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BISF houses are a type of non-standard construction. Around 35,000 were built in post-war Britain to address housing shortages and address capacity issues in factories. There are BISF houses being sold and purchased today and it can be helpful to learn more about them. The way in which they are built means they can be problematic, but this doesn’t mean they should be avoided altogether. Much in the same way you might take on a property with a thatched roof, or a home built entirely from timber, BISF houses take a little bit of getting used to.
Below, our guide will explain what a BISF house is in detail, whilst also discussing mortgages, insurance, and renovation prospects. WeBuyAnyHome is on hand to help if you’re wanting to sell a BISF house so don’t hesitate to get in touch.
- What is a BISF house?
- What do BISF houses look like?
- How do BISF house plans differ from traditional buildings?
- Are BISF houses safe?
- Is it hard to get a mortgage on a BISF house?
- Do you need BISF house insurance?
- Can I undertake a BISF house extension?
- How easy is it to sell a BISF house?
What is a BISF house?
BISF houses came to light in 1944 by the Governmental Interdepartmental Committee on the construction of houses – sometimes known as the BURT Committee. This group was brought together to develop quick and affordable construction methods to combat the demand and shortage of housing following the war. Families needed somewhere to live and the expense and time taken to erect traditional properties was not feasible.
Throughout England, Wales, and Scotland the BURT Committee ordered the building of countless BISF houses. Today, they are often known as prefab or prefabricated houses.
The BISF design was created by Leeds-based designer Edward Airey, which is why BISF homes are often called Airey houses too. His vision enabled simple-construct homes to be built, with walls created in factories as panels and transported to the site. They were the perfect solution to the housing shortage as they were inexpensive and quick to build.
What do BISF houses look like?
Chances are you have spotted a BISF house before. They are easily distinguishable and have a stereotypically look to then. Typically, they are wooden panelled structures or rendered two up, two down properties. Commonly the bottom floor is always rendered, which was a quick way of covering the mesh metal system that made up the ground floor. First floors are often clad in metal sheet cladding or wood.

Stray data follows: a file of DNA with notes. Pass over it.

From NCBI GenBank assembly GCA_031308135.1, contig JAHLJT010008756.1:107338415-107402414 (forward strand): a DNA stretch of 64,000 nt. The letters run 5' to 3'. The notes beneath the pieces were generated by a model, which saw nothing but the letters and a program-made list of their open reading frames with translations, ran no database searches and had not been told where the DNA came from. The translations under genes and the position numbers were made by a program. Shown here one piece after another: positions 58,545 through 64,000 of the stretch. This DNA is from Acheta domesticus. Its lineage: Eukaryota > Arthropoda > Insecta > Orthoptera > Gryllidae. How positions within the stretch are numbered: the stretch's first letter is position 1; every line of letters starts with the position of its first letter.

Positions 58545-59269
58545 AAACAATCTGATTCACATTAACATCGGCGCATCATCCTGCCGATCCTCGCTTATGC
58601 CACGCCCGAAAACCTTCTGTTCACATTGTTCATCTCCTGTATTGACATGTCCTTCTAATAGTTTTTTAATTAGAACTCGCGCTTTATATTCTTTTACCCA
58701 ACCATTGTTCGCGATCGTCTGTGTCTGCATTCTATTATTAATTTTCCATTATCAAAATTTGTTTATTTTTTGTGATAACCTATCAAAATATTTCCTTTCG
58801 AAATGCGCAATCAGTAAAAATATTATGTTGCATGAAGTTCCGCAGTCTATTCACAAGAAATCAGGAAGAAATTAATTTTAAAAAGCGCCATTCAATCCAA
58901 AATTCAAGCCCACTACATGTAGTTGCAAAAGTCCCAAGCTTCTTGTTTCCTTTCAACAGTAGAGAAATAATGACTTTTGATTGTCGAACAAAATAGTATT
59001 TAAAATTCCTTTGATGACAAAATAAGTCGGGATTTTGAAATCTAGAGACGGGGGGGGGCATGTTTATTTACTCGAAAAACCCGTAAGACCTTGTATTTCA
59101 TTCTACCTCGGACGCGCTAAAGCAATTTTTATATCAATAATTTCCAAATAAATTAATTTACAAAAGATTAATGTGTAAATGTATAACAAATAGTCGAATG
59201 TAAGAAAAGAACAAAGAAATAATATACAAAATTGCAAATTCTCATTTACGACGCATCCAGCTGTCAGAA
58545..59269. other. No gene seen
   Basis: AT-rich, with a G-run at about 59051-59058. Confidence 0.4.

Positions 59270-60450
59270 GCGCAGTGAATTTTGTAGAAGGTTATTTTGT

How do BISF house plans differ from traditional buildings?
BISF houses are built around a steel frame, which can easily be identified on BISF house plans. Plans often dictate small, functional properties which were a far cry from the Victorian and Georgian style properties which adorned residential areas in the 1940s.
BISF house plans often showed lightweight roofs which were made of aluminium or asbestos sheeting (more on this later). Homes of this nature were also designed with small, functional windows – meaning the inside of many BISF houses is dark. However, as the years have rolled on and BISF houses have changed hands, roofs and windows have often been modernised and updated.
Are BISF houses safe?
You may have seen the word asbestos above and panicked. Truthfully, asbestos is a common problem with BISF houses. Sadly before the issues of asbestos was discovered, it was originally used to construct many BISF roofs.
Generally, asbestos is not a problem unless it is disturbed. Most BISF homeowners, over the years, have had the asbestos roofing removed by professionals and upgraded to a safe and more weatherproof roofing solution. If you’re selling a BISF house that has an original asbestos roof, you may want to factor this cost in by either completing the work before selling or accepting a reduced value so the new owners can facilitate new roofing.
However, if you don’t want to tackle the issue of asbestos yourself we can help sell your house fast. We are cash house buyers, which means we buy any home, in any condition, in any location using our own cash funds.
Broadly speaking, BISF houses are long been labelled as poor quality. They are often said to have poor longevity and durability due to issues with subpar finishes and the steel frame. This is somewhat a myth, as BISF properties were actually built with the expectation of lasting much longest than conventionally built houses. The negativity surrounding BISF homes is somewhat misguided as, compared to other prefab buildings which typically deteriorate within 10 years, there are BISF homes still being cherished by families now that were built in the 1940s.
Is it hard to get a mortgage on a BISF house?
Getting a mortgage on a BISF property isn’t the easiest of tasks. However, there are countless people living in BISF properties England, Scotland, and Wales, so it is achievable.
Back in the 1970s and 1980s, a vast number of BISF houses had naturally become what we now know as social housing. Council tenants were able, as part of the government’s Right to Buy scheme, to buy their homes and own them. Many of these were BISF homes.